One evening I read The Secret Letters of the Monk Who Sold His Ferrari (which is the book's full name), but only because it came FREE FREE FREE with that month's issue of the Reader's Digest. As for 7 Habits of Highly Effective People, I've never even heard of it.
    Now, The Da Vinci Code is something I have read, and thoroughly enjoyed. The first of Dan Brown's books that I read was Digital Fortress, and after that I couldn't resist reading all his other books.
    The Newspaper. Haha, I don't read the newspaper, unless you count HT City, or Delhi Times! XD

    ReplyDelete
    Replies
    1. Dude! Bubbly-Teadle-Doo! You leave such nice comments that I wait for you to comment on my posts. I'm so glad you liked it.

      I don't have a problem with any of the books mentioned above. The only concern is that people should read stuff other than these two. Everyone seems to mention the same books. I think I'll be impressed if someone cares to talk about titles I haven't heard of and subjects that sound interesting.

      Eagerly waiting for your post on "reading" :)

      Delete
    2. I'm glad you're glad, haha. XD
      Yeah, it bugs me too, that a lot of people who call themselves readers have only ever read some of the books you've mentioned here.
      As for my post on "reading", I was just planning to write something about how books are the best thing that ever happened to me and how I hate it when people disturb me while I read. Nothing really interesting, tbh.
      Also, I emailed you the link to my fb profile, because I don't check my email often enough. :)

      Delete
  4. Oh my god!!! So true... I cant bear hearing any of these names! I.mean seriously.. Nd true reading is the most common stuff written in resume.. But it is really easy to.make out who is the real 'reader'.
    i guess i am forgeting the jalebis.. For you @@@@@@@ with rabri on top (well thats what i wanna eat ) :D

    ReplyDelete
    Replies
    1. Funny how I'm commenting on this while actually having a Jalebi. There's this guy in Old Rajinder Nagar who sells jalebis by the piece. Rs. 8 per piece. It's big and round and crispayy :D

      Delete
  5. Do you think online reading is more interesting than reading tomes?
    Reading as a hobby phased out long ago.!

    ReplyDelete
    Replies
    1. I say that because I find it convenient as everything lies in my smartphone.

      Delete
  6. heyy...love your blog a lot..!!but do post more often..!!

    ReplyDelete
  7. Your blog reinforces my views. I live in a small town in Punjab so I invariably buy books whenever I am in the capital, Chandigarh.In one trip, I bought a couple of Paulo Coelho and Chetan Bhagats and I felt that I had wasted money totally in that trip. Bill Bryson's At Home was the only saving grace of that trip. A friend on Facebook keeps sharing Coelho quotes and I am so surprised to see people going gaga over them.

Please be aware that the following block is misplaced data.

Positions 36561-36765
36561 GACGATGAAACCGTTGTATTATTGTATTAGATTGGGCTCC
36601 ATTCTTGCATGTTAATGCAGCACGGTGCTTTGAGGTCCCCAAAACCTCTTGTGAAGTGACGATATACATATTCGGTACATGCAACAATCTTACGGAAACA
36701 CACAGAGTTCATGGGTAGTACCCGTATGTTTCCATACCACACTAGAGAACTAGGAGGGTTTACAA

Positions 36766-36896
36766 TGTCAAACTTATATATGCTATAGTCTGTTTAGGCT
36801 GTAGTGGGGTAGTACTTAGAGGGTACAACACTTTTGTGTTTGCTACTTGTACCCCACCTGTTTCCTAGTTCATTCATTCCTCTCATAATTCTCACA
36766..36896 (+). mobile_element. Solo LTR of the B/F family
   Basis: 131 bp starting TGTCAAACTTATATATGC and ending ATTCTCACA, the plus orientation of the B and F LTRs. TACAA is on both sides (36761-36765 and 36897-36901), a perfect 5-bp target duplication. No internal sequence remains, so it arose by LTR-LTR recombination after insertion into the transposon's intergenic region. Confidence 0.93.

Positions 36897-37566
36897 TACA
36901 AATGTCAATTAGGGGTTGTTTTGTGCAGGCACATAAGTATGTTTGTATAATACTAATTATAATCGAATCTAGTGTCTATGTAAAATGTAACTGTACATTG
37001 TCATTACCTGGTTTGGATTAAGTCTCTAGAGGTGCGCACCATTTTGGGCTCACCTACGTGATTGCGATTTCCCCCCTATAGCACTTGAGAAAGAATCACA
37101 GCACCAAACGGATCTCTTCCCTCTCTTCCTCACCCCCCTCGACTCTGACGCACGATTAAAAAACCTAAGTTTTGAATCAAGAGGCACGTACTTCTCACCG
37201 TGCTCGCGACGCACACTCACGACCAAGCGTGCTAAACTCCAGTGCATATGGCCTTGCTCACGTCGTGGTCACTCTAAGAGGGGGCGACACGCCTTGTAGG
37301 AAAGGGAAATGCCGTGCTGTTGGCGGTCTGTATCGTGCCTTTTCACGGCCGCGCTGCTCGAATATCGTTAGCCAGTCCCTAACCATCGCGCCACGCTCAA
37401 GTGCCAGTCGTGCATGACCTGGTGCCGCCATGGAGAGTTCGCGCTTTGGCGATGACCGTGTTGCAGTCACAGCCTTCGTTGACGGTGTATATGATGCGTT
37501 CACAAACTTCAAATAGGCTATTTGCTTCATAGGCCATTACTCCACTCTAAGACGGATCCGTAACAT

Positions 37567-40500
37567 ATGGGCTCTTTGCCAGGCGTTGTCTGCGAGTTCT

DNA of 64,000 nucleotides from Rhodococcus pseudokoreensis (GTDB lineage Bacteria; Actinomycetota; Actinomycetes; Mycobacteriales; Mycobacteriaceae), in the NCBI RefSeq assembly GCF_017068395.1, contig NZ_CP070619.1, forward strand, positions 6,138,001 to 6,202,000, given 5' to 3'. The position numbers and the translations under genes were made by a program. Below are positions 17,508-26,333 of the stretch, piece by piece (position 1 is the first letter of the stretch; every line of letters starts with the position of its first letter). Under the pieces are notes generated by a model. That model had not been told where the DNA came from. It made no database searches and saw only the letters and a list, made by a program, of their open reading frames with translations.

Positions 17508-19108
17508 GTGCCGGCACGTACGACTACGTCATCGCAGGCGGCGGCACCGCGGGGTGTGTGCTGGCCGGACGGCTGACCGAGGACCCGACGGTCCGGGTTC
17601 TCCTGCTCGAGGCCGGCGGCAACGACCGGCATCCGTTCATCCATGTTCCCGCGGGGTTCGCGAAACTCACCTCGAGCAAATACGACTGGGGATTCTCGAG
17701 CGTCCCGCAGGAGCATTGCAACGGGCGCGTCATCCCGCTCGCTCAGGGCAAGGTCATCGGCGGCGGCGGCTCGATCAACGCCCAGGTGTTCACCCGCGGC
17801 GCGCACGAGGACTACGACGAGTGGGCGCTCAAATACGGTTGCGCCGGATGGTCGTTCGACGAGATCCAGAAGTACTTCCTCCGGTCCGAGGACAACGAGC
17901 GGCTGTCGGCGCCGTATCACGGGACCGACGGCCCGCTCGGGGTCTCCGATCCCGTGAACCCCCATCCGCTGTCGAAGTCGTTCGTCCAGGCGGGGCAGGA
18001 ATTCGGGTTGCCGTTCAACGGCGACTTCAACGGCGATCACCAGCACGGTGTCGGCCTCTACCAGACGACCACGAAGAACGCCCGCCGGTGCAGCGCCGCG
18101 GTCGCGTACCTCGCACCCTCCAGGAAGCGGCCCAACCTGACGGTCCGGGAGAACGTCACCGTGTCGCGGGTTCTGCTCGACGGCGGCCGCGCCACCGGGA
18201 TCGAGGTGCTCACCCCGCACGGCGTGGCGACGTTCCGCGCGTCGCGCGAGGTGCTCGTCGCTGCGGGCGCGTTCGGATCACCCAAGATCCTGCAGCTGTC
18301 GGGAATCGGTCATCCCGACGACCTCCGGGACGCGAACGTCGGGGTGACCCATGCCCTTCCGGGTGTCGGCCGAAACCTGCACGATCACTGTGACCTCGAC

ReplyDelete
    Replies
    1. I'll be honest, I'm actually quite fond of Paulo Coelho. I love the way how his stories have layers to peel off and understand. I'm just tired of people only talking about the author in context of The Alchemist. A person who likes a particular author should take out time to discover his other works too.

      However, I do see that you teach communication skills in Punjab. I'm sure I'll get a lot to learn from your feedback :)

      Delete
  8. Waav *_* This was fantastic! I love how you think of small quirky ideas and then create them into big posts! I've read The Alchemist, because, dad. I read Chetan Bhagat because I'm way too filmy and my school forcefully made us read The Secret because, stupidity. But I'll defiantly not state this in my interview. I won't even say reading is my hobby, I'd probably say something where it's tough to ask a question about. For example, Extreme Sports. The interviewee might max to max ask me which is the most adventurous extreme sports I've done and then I'd say bungee jumping. After that he really can't ask me a good question except for the height from which I decided to do such crazy stuff. Better than reading, no? xP Also, EVERYONE reads! More than half the people who go there would say they like reading!

    Oh! And your jalebis! @@@@@ My dad got me sweets last week, you can have some kaju katli too for such amazingly awesome writing skills! :D

    ReplyDelete
    Replies
    1. Thanks, Duvvuri! Also, khaa le, bete. Abhi toh tera metaboolism sayi hai.

      Delete

If you had 5 Jalebis, how many would you give me for writing this post?

None = You don't deserve any >:O
@ = Soggy and stale! :(
@@ = Stale! :|
@@@ = I'll need a samosa to digest this with! :P
@@@@ = Sweet and Crisp! :)
@@@@@ = I'm opening you a Halwai Shop! :D